Low rates should come with warning, experts say

Low rates should come with warning, experts say

Cheap mortgages and the explosive resale housing market have been stirring fears of a housing bubble among economists and real estate experts.

"Our concern is that the majority of new buyers are going with floating rates and setting themselves up for gradual and material rate resets over the next two years," Scotia Capital economist Derek Holt told the Globe and Mail. "Buyers need to think about where their rates could end up and whether they would be able to make those payments down the road."

Aside from the inevitability of rising mortgage rates, experts are also concerned about the dramatic climb in house prices this year, particularly in cities. If homeowners are forced to sell down the road due to rising mortgage payments, the Globe points to fears of prices being dragged down, echoing what happened last year. Despite the concerns - which were also echoed by ING's Peter Aceto two weeks ago - CAAMP CEO Jim Murphy told the Globe Canada is far from a U.S.-style housing crisis.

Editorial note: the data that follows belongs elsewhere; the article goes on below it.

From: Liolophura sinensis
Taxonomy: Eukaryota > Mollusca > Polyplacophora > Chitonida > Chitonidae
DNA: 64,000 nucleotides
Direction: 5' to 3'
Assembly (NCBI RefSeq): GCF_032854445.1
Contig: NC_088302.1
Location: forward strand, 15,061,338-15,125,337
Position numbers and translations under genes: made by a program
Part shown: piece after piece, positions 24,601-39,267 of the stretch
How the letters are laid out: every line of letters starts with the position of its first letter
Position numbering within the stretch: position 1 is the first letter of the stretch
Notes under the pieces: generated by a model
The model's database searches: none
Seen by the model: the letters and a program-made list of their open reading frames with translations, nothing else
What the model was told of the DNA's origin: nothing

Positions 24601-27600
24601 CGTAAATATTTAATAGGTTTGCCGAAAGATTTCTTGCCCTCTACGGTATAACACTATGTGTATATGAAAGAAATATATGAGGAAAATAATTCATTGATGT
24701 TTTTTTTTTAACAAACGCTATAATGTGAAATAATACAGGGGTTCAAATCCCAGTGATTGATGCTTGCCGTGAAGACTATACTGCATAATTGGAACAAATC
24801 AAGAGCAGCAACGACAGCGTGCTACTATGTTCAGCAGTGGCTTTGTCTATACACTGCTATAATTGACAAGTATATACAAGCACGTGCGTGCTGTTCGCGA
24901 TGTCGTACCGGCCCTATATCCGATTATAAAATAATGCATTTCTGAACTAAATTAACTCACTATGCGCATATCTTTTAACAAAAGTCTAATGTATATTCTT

"The overwhelming majority of Canadians still have predictable fixed [rate] mortgages and a fair bit of skin in the game," he said. "In the U.S., people had no equity, or could get loans without jobs. We don't have that kind of volatility here."
 

 

1 Comments
  • Clayton B. Carby AMP 2009-11-21 3:46:31 AM
    Yes it is true that if the variable rates go up, and they will, over the next few years people will find their payments go up as well. As an Accredited Mortgage Professional it is my responsibility to ensure I do not put a client into a position of future failure. I think the financial Institutions also do this with the qualifying guidelines they have. This is not the US and we do things way more conservative here.
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